If you were awake one night on Providence’s north side, you might have heard the scream.
“It was long. It was a long scream. I popped right up in bed. I popped up and my wife– My wife never wakes up. Not for nothing. I look and her eyes are open, and she asks me what that was. I told her I heard a scream and we never hear a scream like that. It’s a quiet neighborhood and it sounded like it was coming from outside the bedroom window.”
He and his wife debated for a bit what to do. Just go back to sleep?
Then it happened again.
Two long, sustained screams.
“Was it somebody playing a joke? That’s what you think. This is three, four in the morning. I tell my wife to call the police and I get some clothes on so I can go outside and see if I can find where it’s coming from, because those screams? They didn’t sound like a joke to me. I drove ambulances for most of my life and I know the scream of somebody in pain. Somebody was in a lot of pain.”
When he walked outside, there were two lights on, indicating he hadn’t been the only one woken up by what he’d heard.
In fact, not two, but three different neighbors came outside after hearing the scream. A few minutes later, a police cruiser pulled up and spoke with everyone. The officer told them that there was another officer checking corresponding blocks. Several calls had come in about the screams. It seemed as though there was something about them that had shaken everyone up.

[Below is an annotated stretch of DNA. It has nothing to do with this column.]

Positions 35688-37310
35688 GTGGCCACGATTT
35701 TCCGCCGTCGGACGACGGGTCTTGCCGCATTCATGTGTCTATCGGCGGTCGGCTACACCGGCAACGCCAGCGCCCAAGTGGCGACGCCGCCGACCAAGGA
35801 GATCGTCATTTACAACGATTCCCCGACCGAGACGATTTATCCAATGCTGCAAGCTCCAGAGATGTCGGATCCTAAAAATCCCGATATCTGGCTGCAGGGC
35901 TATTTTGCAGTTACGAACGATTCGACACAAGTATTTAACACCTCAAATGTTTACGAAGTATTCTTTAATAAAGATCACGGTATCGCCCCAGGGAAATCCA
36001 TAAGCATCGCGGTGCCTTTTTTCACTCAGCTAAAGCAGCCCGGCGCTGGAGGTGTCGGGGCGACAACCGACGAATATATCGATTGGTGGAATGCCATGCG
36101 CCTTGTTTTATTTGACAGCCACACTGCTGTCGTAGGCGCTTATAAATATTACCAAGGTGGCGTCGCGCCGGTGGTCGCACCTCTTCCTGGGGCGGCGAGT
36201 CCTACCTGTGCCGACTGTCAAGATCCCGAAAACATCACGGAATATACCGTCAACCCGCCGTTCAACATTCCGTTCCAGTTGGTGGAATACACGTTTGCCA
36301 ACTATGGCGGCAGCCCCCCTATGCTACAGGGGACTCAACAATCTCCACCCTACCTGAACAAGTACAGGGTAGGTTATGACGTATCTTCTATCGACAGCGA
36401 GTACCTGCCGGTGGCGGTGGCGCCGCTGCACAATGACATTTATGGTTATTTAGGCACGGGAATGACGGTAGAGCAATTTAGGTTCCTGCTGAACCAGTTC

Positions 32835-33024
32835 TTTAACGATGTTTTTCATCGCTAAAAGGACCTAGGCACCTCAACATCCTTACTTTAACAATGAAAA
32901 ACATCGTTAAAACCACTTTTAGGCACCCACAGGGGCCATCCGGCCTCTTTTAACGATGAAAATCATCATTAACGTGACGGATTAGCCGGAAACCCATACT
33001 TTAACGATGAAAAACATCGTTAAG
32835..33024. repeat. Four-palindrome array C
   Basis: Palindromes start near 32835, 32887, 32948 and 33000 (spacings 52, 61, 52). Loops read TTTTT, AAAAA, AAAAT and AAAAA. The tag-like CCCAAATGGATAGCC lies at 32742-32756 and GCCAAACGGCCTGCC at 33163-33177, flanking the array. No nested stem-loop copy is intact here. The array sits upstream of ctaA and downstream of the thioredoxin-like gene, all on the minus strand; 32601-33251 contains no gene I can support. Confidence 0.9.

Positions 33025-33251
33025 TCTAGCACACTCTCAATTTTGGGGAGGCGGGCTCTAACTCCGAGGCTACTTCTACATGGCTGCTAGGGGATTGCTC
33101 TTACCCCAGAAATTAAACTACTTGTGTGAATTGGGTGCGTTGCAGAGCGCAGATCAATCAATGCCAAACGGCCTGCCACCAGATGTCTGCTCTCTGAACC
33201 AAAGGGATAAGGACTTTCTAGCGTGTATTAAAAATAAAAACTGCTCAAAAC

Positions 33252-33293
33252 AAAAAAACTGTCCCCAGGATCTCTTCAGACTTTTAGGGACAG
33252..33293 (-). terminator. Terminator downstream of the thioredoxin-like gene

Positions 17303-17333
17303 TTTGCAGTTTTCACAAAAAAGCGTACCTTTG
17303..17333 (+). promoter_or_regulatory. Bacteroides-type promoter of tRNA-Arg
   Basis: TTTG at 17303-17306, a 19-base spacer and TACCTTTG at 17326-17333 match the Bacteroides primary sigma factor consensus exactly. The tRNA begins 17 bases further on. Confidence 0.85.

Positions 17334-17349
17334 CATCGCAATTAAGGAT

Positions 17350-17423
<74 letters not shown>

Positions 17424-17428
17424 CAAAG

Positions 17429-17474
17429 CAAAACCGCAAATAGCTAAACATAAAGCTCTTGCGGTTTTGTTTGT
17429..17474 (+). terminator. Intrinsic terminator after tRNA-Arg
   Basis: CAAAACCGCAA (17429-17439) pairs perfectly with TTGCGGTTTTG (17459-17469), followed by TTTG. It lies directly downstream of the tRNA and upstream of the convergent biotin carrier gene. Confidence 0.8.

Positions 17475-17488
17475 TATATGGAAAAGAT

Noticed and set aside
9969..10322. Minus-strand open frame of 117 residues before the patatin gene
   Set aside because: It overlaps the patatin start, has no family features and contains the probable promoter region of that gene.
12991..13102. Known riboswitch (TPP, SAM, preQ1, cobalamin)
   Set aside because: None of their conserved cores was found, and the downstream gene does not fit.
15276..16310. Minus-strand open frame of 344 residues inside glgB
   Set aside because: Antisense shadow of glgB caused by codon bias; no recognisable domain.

“And as he’s standing there, the cop, looking like he thinks we all might be dreaming this up, there’s the biggest one yet.”
“We all look at each other, and the cop gets in his car, and he takes off towards the sound of it. Where it sounded like it was coming from. But we’re all still there — me and my neighbors — and another neighbor comes out — and we’re trying to tell where it was coming from, and you forget. If you’ve ever tried to find out where a sound is coming from– It’s not easy. We all thought we heard it coming from a different direction.”
One of his neighbors refused to go back to her house alone. She was convinced the screams had come from her backyard. A few others went back with her and checked out the yard, but found nothing. One quietly confessed to another that the screams didn’t sound like they were coming from her house at all, but from the side of his house. Another neighbor thought the screams were coming from his basement, and said he went downstairs with a baseball bat he found in his son’s closet.
There are no more screams, but by now, nobody is going back to sleep.
Houses have been searched, yards have been surveyed, and neighbors who have never done more than nod to each other when getting their mail, are now discussing the intricacies of sound and how far a blood-curdling scream can really travel.
But despite how rattled they all are, they eventually make their way back to bed or get ready for work or make themselves breakfast and try to put the excitement behind them. A follow-up call to the police reveals that the source of the screaming was never discovered, and once again, it was suggested that perhaps the whole thing was a prank.
But what kind of prank?
“Scream your guts out and scare a bunch of people? That’s funny? I didn’t believe it. Like I said, that screaming was real. Somebody was out of their mind either because they were hurt or they were scared to get hurt. They needed help. I couldn’t sleep for days after that.”
A few weeks later, his wife was at her sister’s house early one evening. He was eating a pizza he had ordered for dinner and watching a movie when he heard it.
It wasn’t loud, but it was a deep, guttural cry. More of a sob. Like someone so grief-stricken, they can’t catch their breath.